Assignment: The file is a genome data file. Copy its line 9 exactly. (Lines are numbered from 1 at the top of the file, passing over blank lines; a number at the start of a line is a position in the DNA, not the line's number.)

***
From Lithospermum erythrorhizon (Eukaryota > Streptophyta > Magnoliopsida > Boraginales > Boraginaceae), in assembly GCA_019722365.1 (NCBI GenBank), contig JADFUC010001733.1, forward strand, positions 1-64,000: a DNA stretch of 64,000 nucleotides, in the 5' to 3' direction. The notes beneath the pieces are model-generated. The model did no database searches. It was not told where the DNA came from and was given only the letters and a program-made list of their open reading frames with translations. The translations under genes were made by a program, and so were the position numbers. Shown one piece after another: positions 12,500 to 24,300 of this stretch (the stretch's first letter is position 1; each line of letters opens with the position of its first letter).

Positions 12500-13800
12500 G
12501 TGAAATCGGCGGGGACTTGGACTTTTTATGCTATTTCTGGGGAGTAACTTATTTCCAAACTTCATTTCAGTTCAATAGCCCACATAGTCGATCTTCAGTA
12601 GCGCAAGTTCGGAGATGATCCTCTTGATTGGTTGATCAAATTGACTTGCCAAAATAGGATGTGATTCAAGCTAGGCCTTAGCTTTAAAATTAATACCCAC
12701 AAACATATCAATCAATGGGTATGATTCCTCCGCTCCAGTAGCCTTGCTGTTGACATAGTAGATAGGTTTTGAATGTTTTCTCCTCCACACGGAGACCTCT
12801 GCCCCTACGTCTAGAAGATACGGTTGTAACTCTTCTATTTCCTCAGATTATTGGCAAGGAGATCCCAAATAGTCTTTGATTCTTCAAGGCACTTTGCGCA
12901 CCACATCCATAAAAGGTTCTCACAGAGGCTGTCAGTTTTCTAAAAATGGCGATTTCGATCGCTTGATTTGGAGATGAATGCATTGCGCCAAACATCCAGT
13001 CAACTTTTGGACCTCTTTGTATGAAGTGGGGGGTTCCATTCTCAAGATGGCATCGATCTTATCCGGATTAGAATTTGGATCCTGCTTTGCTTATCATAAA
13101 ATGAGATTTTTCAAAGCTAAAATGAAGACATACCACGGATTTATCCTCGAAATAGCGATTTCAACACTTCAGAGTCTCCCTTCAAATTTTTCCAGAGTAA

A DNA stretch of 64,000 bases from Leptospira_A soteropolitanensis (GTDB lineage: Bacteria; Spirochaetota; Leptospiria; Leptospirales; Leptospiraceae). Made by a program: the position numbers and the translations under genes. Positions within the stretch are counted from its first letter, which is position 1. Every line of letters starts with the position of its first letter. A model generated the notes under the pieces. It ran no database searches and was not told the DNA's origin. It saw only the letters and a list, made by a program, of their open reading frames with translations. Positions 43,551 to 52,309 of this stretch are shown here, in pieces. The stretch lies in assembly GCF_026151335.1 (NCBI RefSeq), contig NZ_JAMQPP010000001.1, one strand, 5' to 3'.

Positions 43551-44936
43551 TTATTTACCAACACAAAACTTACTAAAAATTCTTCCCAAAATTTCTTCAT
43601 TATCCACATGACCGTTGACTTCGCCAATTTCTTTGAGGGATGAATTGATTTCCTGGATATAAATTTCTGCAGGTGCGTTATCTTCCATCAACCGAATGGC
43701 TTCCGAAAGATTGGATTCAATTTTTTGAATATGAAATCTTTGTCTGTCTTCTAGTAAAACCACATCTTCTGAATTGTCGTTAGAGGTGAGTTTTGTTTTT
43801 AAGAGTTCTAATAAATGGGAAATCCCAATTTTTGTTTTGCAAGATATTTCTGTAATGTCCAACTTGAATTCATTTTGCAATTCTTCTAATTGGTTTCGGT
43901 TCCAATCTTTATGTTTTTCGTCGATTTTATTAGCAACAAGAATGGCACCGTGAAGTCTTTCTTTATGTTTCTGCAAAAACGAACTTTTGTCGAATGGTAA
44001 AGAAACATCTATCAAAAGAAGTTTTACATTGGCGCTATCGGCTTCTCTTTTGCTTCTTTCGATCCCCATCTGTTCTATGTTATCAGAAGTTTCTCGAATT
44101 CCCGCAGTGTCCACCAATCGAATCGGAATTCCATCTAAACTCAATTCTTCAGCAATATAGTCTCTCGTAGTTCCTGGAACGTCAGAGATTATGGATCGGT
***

13001 CAACTTTTGGACCTCTTTGTATGAAGTGGGGGGTTCCATTCTCAAGATGGCATCGATCTTATCCGGATTAGAATTTGGATCCTGCTTTGCTTATCATAAA